Question 3

In all my years being your student I have witnessed how you successfully bring out the best in people. That is really an inspiration for me and it would be wonderful to have that skill so I can apply it to every relationship that I have. Many times, it is specially challenging with family. Could you please share with us your secret?


This is an interesting and important question that compels me to look more closely on my philosophy of life. I believe that a person’s attitude towards life, like whether he brings out the best in other people, looks at life negatively, or indifferent to what is happening around him, depends much on his life philosophy, which in turn depends on his environment and upbringing.

If a person ‘s life is difficult since childhood, and he came from an environment and education background that restrict his professional and intellectual expansion, it is unlikely that he looks at life favorably. On the other hand, if his life is full of luxury and he is well protected by his government and society, he may become bored, resulting in his being indifferent to life.

I happened to come from a good family and educational background that nurtured a healthy attitude towards life. My family was poor which meant that I had to put in effort to succeed. I came from a very good school, considered by many people as the best school east of the strategic Suez Canal, which provided me opportunities for learning and leadership;.

Hence, I developed a very good philosophy of life. I knew that we had to put in a lot of hard work if we wanted to succeed. I was also a leader in my schooldays, being the captain of my school table tennis teams, the chairman of the Art Club, an instructor of the school swimming club, the President of the school lion dance team, and an assistant scout master of my scout group.

My scouting days also enabled me to be joyful towards life. I clearly remember that Scout Law number eight demands that “a scout smiles and whistles at all times.” Hence, even in times of difficulties, I maintained a joyful spirit.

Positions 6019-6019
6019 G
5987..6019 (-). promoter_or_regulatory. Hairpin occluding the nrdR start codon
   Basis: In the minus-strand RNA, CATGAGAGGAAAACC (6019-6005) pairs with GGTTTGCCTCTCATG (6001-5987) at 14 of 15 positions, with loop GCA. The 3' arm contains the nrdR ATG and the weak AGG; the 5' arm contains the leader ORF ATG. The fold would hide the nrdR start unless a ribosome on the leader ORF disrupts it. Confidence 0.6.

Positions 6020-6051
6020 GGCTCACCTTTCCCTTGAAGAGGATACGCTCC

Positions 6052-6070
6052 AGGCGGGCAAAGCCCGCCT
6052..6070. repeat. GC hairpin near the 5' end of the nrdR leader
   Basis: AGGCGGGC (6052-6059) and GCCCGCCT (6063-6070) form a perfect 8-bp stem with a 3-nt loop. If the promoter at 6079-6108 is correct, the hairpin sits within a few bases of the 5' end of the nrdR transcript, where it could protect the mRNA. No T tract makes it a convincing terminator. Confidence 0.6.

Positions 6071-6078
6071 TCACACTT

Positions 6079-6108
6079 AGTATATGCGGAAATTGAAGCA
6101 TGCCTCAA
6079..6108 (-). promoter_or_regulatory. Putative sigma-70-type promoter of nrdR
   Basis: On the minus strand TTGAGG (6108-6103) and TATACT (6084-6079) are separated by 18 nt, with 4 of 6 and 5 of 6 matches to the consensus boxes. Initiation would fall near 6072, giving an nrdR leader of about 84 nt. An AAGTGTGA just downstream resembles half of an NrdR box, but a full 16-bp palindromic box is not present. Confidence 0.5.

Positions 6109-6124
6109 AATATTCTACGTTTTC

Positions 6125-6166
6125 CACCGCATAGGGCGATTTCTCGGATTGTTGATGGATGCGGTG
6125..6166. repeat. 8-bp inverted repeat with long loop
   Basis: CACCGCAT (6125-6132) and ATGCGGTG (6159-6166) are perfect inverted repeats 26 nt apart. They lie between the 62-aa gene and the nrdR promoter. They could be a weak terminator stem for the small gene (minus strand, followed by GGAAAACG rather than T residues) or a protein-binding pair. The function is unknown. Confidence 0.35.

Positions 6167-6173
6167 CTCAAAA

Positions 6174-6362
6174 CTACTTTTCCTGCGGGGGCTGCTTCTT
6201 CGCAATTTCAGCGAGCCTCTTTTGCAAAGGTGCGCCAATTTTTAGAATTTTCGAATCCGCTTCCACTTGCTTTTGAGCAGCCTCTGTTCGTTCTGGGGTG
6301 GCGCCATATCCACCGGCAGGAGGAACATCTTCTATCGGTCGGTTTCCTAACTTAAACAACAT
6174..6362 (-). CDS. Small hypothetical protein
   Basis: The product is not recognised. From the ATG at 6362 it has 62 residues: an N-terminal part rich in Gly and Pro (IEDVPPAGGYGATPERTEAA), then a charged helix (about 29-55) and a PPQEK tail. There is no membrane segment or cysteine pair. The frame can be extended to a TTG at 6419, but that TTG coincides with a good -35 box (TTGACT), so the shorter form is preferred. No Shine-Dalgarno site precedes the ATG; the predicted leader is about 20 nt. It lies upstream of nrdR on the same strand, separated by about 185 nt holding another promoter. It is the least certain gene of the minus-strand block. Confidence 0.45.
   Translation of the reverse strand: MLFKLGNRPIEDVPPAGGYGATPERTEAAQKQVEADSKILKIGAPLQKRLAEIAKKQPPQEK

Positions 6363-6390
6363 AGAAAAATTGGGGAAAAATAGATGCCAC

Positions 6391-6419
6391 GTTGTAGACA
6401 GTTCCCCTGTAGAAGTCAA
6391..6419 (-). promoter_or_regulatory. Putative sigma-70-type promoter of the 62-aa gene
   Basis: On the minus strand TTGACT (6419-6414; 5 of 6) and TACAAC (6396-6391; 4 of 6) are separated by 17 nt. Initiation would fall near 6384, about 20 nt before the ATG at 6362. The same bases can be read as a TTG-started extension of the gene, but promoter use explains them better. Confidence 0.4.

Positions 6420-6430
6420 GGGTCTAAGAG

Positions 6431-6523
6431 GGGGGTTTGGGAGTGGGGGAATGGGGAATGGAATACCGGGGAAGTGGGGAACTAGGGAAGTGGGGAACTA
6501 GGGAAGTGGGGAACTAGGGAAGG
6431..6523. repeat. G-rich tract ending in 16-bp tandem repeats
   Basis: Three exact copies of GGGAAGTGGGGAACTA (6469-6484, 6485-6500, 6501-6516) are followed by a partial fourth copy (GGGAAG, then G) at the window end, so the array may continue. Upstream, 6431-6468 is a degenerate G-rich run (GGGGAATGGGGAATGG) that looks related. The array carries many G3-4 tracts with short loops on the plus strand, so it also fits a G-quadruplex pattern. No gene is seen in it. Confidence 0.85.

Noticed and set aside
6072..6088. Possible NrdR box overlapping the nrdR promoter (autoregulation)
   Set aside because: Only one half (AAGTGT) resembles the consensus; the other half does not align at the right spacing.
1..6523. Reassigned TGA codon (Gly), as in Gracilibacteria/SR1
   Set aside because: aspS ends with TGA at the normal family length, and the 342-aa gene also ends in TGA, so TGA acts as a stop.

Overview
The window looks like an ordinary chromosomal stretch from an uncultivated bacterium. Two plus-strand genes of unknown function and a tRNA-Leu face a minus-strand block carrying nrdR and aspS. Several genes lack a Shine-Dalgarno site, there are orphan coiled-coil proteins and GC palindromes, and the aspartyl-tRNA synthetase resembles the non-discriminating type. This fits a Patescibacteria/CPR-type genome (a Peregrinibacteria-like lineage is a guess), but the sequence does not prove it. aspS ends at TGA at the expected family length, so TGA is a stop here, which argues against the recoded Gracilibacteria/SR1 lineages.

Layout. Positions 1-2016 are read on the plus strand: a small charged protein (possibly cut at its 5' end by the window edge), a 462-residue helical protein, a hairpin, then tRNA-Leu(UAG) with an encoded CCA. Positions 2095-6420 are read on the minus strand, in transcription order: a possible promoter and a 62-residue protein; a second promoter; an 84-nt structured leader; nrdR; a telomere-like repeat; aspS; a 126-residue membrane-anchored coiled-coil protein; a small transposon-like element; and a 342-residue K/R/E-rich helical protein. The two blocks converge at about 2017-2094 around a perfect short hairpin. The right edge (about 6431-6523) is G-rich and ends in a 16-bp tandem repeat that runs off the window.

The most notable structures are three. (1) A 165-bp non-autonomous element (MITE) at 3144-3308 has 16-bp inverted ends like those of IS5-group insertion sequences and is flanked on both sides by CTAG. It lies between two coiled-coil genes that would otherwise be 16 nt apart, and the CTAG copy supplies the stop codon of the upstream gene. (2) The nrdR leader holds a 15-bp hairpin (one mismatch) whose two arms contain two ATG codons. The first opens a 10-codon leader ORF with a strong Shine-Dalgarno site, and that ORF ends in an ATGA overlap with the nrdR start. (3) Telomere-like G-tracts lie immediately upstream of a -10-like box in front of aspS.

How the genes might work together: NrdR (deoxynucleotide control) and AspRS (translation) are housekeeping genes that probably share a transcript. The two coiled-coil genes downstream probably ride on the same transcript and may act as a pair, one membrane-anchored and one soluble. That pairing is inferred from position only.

Most importantly, I practiced very good kungfu from the best masters I could find. My kungfu training, which included chi kung, not only gave me good health, vitality and longevity, but also mental clarity and a lot of internal force. Thus, I had good ingredients to put into practice my wholesome philosophy of life.

Basically, I find life is a joy. Everyday is our birthday. But we need to know how to find the joys and beauties of life, and also realize that there is also a lot of suffering. We need to know the limits of our abilities. There is much suffering and injustice that are beyond our control. If we can right wrongs, we would do so., but we can still find the joys of life despite its sufferings. This principle is in line with the teaching of Zen, that Zen practitioners can live in societies without being contaminated by societies.

An important ability to find the joys of life is to find joys in our daily duties. Our daily duties are not only joyful, but also beautiful. You are more likely to find joys and beauties in your work if you appreciate the truth that the job you do provides you the source to feed yourself and your family if you have one, as well as to provide a roof above your head at night. If you are a boss, appreciate the truth that the people who work for you, provide you a comfortable life.

When you return home, appreciate the fact that your wife or husband is not the person who just happened to marry you, but is the person who sacrifices the best part of her or his life for your well being. If you are not married, it is time to get a good husband or a good wife. There are literally thousands of men and women around you. You just have to make a good choice.

I was lucky to have a good family and educational background to develop a healthy philosophy of life. For those who are not so lucky, those who came from difficult or luxurious background, and whose philosophy of life is unhealthy, can change their philosophy of life to become healthy. It is easier than changing your job, or changing your house. But it still needs effort,.

(Continued from Part 2)